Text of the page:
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Firesheep Details??

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scuccii

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Post Tue Nov 02, 2010 3:40 pm

Firesheep Details??

Okay - I'm not sure that this is the right forum for this, but I'm curious as to how firesheep works.

I tested the application on my wireless router which I downgraded to wep which allowed this vulnerablity to work. My understanding of this is that for sites that aren't completely HTTPS or HTTP this tool will allow you to hijack there session.

My question is how is this taking place? Are these for sites that secure your credentials intially at logon and than aren't HTTPS afterwards? Is the information being sniffed by cookies being sent over the wireless? How can you defend against this?

I understand the networking here since the AP acts like a hub, I was more intereted as to what was being sniffed out with this tool.

thanks.
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putosusio

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Post Tue Nov 02, 2010 7:10 pm

Re: Firesheep Details??

See if this helps answer your questions, http://www.schneier.com/blog/archives/2 ... sheep.html

If not, how about you do a write up about it for the EH community answering the questions you posted. I know I'd be interested to know more.
Its not the fixing that's the hard part, its knowing what needs fixing.
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scuccii

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Post Tue Nov 02, 2010 10:31 pm

Re: Firesheep Details??

I'm very interested in this and if anyone can help with some of the more "fine" details on how this tool works please let me know.

I'm assuming that this is based off the cookies that are being thrown up to the open wifi "hub".

I saw many responses to "HTTP everywhere", which is another interesting topic. Many of this is new to me and I'd love to hear more about these topics from any of the more "seasoned" members.
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dante

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Post Wed Nov 03, 2010 9:55 am

Re: Firesheep Details??

I will try to give a full picture on firesheep..

Wireless packets are encrypted using WEP/WPA keys. On a public wifi connection, the packets that are sent and back forth are unencrypted. The unencrypted wifi packets are perfectly normal and not the focus of the problem here.

A wireless card set in promiscuous mode would be able to sniff all the packets in the network. As by default HTTP packets are not encrypted, session cookies can be stolen making it possible to hijack sessions. Okay this scenario has been known for several years now, but the tool to make this look easy was not available. Firesheep exactly did that. The focus of the problem is popular sites(Facebook, Twitter) not offering HTTPS by default and the author made the tool and made it public to force these sites.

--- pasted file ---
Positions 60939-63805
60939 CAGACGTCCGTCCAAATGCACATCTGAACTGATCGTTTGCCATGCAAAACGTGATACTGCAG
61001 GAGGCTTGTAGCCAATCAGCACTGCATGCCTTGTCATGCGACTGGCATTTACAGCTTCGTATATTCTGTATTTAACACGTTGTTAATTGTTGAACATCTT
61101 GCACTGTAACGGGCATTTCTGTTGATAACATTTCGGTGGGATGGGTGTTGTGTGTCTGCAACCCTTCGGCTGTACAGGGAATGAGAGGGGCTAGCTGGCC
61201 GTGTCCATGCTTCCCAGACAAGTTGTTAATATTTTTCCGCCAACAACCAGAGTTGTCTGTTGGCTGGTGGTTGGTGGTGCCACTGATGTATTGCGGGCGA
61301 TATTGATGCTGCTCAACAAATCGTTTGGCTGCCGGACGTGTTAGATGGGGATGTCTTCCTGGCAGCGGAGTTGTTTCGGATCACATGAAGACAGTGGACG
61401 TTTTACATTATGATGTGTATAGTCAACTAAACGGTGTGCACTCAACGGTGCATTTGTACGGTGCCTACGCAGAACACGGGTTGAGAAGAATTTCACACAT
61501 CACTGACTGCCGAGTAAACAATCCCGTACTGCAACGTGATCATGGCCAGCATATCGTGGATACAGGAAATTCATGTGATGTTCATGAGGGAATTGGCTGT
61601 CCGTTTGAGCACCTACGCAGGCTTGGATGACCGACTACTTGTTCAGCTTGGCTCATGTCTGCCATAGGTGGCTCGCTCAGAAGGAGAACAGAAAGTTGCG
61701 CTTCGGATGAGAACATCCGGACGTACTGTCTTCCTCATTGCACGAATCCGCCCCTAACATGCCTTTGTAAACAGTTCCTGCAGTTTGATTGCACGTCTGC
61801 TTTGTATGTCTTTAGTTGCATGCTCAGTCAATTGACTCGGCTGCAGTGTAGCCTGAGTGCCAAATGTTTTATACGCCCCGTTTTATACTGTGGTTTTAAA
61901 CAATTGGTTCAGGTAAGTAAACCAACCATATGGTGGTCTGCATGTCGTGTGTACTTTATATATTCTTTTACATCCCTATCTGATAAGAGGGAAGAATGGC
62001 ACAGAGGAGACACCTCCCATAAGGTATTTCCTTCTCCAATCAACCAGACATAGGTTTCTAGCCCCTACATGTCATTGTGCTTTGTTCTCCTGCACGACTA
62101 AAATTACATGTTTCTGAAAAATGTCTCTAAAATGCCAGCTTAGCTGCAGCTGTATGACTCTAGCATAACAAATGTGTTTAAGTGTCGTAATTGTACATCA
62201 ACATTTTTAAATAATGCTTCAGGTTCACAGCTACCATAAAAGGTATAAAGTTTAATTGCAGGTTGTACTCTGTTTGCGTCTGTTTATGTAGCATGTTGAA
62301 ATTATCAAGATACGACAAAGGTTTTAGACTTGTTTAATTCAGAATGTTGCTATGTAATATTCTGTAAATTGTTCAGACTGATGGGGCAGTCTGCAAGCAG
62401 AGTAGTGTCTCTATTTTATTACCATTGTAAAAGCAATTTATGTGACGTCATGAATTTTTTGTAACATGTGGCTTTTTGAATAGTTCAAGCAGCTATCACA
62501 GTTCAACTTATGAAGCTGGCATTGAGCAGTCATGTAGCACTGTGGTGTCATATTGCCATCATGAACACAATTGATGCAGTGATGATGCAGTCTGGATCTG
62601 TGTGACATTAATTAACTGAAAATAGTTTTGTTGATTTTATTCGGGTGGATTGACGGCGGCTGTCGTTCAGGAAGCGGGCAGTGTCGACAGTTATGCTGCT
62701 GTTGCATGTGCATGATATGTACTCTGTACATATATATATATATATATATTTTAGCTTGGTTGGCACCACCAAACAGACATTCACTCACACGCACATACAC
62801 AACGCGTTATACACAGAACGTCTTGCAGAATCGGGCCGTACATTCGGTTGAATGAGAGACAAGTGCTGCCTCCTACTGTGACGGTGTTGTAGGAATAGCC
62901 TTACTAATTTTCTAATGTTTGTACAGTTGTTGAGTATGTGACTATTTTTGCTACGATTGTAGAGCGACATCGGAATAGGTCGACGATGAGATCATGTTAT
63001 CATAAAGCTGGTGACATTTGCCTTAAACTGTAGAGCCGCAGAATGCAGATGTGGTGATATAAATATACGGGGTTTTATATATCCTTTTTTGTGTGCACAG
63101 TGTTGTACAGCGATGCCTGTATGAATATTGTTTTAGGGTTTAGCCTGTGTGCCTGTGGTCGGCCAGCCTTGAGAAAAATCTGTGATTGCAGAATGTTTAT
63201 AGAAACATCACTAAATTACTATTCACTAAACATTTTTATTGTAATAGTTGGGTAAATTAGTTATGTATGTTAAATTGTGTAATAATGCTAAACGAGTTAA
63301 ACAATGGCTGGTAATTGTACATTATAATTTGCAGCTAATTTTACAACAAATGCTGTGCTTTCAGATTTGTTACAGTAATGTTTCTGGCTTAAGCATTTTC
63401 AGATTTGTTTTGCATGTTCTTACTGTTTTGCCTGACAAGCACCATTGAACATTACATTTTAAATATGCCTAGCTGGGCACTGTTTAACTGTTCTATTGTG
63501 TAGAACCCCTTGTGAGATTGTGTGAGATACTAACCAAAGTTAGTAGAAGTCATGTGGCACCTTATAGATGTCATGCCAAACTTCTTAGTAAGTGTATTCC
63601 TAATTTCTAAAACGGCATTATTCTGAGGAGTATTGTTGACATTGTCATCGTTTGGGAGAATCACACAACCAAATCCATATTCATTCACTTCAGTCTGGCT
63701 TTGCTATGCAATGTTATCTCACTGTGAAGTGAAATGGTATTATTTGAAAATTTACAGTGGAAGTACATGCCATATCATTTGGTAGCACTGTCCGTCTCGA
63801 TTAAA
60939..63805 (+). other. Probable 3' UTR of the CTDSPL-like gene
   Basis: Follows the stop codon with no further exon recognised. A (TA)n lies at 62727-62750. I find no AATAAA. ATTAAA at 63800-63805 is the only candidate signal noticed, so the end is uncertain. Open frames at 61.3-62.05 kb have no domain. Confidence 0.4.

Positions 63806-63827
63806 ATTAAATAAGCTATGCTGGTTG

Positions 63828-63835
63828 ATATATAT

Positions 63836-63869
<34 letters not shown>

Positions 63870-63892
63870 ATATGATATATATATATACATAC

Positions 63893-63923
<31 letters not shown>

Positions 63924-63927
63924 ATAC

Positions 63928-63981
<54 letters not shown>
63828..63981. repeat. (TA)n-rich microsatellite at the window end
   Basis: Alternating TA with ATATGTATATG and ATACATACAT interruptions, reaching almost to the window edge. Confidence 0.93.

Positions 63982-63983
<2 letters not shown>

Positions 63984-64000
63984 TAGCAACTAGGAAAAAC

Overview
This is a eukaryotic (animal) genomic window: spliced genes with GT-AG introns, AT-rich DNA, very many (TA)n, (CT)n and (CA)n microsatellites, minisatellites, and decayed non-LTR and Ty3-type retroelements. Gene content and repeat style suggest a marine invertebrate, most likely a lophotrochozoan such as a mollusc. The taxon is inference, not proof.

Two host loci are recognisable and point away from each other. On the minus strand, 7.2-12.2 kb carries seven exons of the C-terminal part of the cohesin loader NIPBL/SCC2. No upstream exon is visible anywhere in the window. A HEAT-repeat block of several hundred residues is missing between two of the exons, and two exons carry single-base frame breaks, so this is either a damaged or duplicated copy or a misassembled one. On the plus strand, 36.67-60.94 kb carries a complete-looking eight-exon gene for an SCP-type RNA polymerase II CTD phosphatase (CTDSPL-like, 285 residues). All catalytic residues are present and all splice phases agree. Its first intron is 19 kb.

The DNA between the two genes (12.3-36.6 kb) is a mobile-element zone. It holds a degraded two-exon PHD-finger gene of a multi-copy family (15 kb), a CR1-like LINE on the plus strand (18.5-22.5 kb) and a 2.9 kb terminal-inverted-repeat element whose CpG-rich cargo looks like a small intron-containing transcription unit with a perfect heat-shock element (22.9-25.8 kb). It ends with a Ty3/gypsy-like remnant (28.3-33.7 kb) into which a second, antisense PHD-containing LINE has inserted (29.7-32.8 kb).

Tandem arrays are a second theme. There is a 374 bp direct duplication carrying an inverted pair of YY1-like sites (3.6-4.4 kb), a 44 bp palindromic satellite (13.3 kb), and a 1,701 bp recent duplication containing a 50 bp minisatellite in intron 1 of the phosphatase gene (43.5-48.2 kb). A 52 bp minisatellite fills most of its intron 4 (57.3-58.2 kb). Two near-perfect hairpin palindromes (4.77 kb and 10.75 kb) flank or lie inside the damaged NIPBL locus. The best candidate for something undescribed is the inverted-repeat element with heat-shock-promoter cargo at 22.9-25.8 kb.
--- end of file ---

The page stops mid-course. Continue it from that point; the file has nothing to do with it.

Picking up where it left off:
Remember that the scenario is same for all other tcp protocols that do not use SSL layer - ftp, pop, smtp, imap etc and so on. Believe me its not hard to write a tool for sniffing passwords and I am sure there are plenty available now(cain and abel?).

Regarding the working.. I think its pretty simple
1)Steal the cookie from HTTP requests
2)Send a new request to the site with the stolen cookie
Last edited by dante on Wed Nov 03, 2010 12:14 pm, edited 1 time in total.
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scuccii

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Post Wed Nov 03, 2010 4:57 pm

Re: Firesheep Details??

Thank You!!

So once a site has HTTPS the credentials are safe from there? Are you encrypted the entire time you're on the site? Or are there sites that go between HTTP and HTTPS?

When you're going through HTTPS are the cookies being sent through a the SSL tunnel? Is this right?
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dante

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Post Thu Nov 04, 2010 9:13 am

Re: Firesheep Details??

scuccii wrote:So once a site has HTTPS the credentials are safe from there?

Yes and No. If it steps down to HTTP and pass the cookies in HTTP,  its still vulnerable to session hijacking. For instance, you might think that static images does not require HTTPS, but the request to static images will still contain the cookie header and if it is transmitted in HTTP, then it is vulnerable to session hijacking.

Yes, there are sites that goes between HTTP and HTTPS.

scuccii wrote:When you're going through HTTPS are the cookies being sent through a the SSL tunnel? Is this right?


Yes.
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putosusio

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Post Tue Nov 09, 2010 4:42 am

Re: Firesheep Details??

The more secure sites stay in https, for example banking and e commerce sites. Usually social networking, some email sites, and forums don't because security isn't a concern. A good way to protect yourself is to use different passwords for different sites, even if they're off by just a character or two.
Its not the fixing that's the hard part, its knowing what needs fixing.

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